The carbon steel blade on this hatchet is made for slicing through sticks, bushes, fish, animal skin, and more. You can create traps as well. Whether you’re camping or hunting, this hatchet will come in handy multiple times during your trip. Latch it up with a carabiner and carry it outside of your backpack or throw it in the sheathe and carry it by your waist. It is also compact enough to fit in a bug out bag.
Speaking of the sheathe, it’s made fairly robust and is serviceable for a stock item. You can store your hatchet inside without dulling the blade or cutting through the nylon. It’ll be completely safe until you need to use it again. With a simple rotation, you can pull the hatchet out whenever you want. You may want to buy an upgraded sheathe, which is always an option.
The additional features of this hatchet include an ergonomic handle, a sharpened pommel, a nail puller, and hanging loops to latch it on a rope or carabiner. All in all, this hatchet is budget-friendly and incredibly well-made.
- Includes sheath for storage purposes
- Pre-sharpened 3-inch carbon steel blade
- Comfortable, lightweight, ergonomic handle
- Comes with a handful of special features
My Recommended Ax
On the other hand, choosing an ax is an excellent decision if you want to cut down small trees or gather firewood. My current favorite ax (Click to see Amazon listing) is definitely the best bang for your buck. Coming from a well-trusted company that continues to produce consistent quality throughout their products, you won’t find a better option.
The smooth handle of this ax makes it easy for you to slide your hand down when you use it. Place your dominant hand at the base of the blade and your off-hand on the bottom of the handle. As you swing downward, slide your dominant hand down the handle to meet your off-hand.
There’s also a small hole at the bottom of the ax, making it easy for you to string it up on a tree or fence post when you’re not using it. Slide it off and get to work in no time. The head is more lightweight than many models, so you’ll be able to carry it without much effort, unlike most other bulky axes.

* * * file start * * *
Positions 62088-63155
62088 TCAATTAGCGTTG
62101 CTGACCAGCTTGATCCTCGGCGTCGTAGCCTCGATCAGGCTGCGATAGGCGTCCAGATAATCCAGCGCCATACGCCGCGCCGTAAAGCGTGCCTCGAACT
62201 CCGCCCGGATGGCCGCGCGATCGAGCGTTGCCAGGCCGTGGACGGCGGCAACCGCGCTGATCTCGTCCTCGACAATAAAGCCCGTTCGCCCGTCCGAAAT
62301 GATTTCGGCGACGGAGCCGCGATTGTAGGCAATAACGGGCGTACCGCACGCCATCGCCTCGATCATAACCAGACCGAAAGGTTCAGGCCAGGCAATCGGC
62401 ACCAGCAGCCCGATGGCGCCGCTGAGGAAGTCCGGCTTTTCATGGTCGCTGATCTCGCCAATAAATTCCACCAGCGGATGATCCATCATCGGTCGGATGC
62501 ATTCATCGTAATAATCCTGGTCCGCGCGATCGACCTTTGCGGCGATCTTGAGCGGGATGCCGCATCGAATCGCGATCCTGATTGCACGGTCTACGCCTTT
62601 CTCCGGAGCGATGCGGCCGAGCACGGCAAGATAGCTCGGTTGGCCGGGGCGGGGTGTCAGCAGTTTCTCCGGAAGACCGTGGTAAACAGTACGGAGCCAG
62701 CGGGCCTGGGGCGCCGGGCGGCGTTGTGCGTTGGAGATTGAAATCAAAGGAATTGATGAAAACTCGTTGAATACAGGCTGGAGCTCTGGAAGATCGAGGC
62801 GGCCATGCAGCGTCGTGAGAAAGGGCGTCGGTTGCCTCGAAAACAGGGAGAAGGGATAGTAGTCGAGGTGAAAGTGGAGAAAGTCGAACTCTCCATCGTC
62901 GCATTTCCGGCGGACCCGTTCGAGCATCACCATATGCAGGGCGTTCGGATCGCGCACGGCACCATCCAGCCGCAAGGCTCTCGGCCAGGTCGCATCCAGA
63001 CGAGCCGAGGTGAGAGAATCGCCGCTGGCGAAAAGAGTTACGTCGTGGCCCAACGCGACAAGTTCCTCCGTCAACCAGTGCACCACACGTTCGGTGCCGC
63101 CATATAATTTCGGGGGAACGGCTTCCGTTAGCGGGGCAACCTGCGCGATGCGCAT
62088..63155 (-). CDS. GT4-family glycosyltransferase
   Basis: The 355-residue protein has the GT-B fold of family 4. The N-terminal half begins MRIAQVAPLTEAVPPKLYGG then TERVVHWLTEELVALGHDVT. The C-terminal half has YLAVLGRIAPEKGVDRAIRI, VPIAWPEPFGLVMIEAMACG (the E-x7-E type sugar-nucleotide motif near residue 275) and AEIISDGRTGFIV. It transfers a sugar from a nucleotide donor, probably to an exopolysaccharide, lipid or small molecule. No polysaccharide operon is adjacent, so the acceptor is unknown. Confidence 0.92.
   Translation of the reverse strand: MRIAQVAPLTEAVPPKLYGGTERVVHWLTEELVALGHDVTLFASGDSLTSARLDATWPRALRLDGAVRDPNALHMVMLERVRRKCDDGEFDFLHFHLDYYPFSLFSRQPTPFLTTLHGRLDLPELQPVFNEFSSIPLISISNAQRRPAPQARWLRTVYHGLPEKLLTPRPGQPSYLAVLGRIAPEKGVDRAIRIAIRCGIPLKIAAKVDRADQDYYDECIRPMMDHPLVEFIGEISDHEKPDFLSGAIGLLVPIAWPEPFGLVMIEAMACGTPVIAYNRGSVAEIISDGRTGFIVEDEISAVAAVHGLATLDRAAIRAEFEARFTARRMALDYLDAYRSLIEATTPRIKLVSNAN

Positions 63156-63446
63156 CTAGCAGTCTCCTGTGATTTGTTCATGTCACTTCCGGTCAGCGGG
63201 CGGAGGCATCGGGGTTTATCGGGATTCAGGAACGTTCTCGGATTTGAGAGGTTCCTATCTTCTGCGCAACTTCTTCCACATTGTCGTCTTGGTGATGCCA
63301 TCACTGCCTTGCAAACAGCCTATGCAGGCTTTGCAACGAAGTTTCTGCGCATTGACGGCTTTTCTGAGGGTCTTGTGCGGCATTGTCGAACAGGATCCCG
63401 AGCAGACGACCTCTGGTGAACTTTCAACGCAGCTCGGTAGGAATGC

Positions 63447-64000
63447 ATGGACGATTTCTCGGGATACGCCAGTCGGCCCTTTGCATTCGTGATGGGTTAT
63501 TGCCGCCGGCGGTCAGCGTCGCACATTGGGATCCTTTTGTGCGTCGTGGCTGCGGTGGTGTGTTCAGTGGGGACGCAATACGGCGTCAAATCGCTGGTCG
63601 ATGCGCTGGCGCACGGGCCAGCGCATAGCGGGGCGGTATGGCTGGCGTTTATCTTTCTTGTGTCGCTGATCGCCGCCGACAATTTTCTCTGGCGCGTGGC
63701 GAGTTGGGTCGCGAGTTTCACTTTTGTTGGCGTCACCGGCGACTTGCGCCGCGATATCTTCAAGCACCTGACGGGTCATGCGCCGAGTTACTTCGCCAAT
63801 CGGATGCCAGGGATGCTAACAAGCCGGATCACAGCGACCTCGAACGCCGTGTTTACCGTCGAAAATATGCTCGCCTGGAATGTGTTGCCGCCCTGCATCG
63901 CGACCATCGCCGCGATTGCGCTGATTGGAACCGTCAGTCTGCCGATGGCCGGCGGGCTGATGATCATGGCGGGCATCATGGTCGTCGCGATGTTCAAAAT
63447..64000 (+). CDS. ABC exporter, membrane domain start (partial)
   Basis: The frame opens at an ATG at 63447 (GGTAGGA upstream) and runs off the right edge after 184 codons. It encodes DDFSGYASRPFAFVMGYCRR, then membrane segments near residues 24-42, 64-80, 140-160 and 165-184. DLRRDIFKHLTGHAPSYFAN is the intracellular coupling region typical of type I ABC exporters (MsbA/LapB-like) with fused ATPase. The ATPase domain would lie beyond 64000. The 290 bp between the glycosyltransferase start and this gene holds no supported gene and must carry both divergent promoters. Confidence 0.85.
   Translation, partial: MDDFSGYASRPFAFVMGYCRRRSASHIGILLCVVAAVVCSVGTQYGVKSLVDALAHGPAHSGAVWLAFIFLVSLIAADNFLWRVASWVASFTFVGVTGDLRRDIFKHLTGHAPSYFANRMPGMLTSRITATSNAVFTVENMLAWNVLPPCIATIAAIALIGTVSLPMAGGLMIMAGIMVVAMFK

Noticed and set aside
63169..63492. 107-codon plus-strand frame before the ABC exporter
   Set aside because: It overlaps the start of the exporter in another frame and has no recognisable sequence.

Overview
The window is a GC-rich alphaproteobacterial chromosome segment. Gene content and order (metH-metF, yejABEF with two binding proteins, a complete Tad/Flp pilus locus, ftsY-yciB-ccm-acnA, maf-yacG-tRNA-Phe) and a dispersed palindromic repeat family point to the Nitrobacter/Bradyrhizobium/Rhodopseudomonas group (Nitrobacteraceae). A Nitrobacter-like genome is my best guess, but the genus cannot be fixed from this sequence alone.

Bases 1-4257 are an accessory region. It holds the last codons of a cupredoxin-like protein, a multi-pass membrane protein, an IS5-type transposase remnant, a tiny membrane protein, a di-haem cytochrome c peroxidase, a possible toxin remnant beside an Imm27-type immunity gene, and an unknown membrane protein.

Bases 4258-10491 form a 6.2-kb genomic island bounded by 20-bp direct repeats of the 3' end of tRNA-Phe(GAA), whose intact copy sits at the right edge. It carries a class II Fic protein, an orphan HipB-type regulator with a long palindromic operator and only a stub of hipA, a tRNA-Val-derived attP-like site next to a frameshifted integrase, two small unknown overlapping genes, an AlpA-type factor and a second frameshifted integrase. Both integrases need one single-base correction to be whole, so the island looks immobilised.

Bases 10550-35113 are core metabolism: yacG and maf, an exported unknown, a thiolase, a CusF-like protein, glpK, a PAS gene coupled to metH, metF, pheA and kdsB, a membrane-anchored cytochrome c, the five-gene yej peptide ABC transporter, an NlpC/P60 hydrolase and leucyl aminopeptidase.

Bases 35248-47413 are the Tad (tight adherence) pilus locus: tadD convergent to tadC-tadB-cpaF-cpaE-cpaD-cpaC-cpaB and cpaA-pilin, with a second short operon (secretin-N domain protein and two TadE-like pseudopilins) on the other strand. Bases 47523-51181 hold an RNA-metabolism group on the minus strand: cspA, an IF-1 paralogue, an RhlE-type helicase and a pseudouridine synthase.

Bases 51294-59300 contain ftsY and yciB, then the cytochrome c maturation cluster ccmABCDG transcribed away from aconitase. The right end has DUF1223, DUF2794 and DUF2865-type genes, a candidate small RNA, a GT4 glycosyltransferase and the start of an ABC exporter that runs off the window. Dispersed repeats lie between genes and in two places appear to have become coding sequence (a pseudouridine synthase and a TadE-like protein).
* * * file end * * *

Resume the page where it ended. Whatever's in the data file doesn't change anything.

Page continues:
While this ax is a good length, you can choose from a plethora of other sizes. For example, the manufacturer also offers axes in the low 20’s up to around 30 inches. Just keep in mind that their products may change over time, so availability may be different currently than the time of this review. Every size has a specific purpose, so make sure you look at the details before you make your final decision.
- Comes with a high-quality, smooth hickory handle
- Lightweight ax head
- Made by one of the most well-known brands
- Perfect size for wood chopping and firewood collecting
Hatchets and axes are both very useful tools. Size, power, and weight are the three main differences. Before you buy either of them, consider writing down a list of your needs, so you know what to look for. You may find that you’d be better off with a survival knife or machete.
Here’s a quick recap of the post:
- Hatchets are better for small sticks and bushes, whereas axes are better for thick logs.
- If you’re camping, hiking, or backpacking, choose a hatchet.
- If you want more control while chopping, always pick an ax.
- Axes are heavier than hatchets, but they provide more power.
- The head of an ax and a hatchet are often shaped slightly differently.
For more, check out Is It Legal To Carry A Hatchet? | Circumstances Matter.
Hey, I’m Jim, and I’m the author of this website. I have been teaching people a wide variety of survivalism topics for over five years and have a lifetime of experience fishing, camping, general survivalism, and anything in nature. In fact, while growing up, I spent more time on the water than on land! I am also a best-selling author and have a degree in History, Anthropology, and Music. I hope you find value in the articles on this website. Feel free to contact me if you have any questions or input!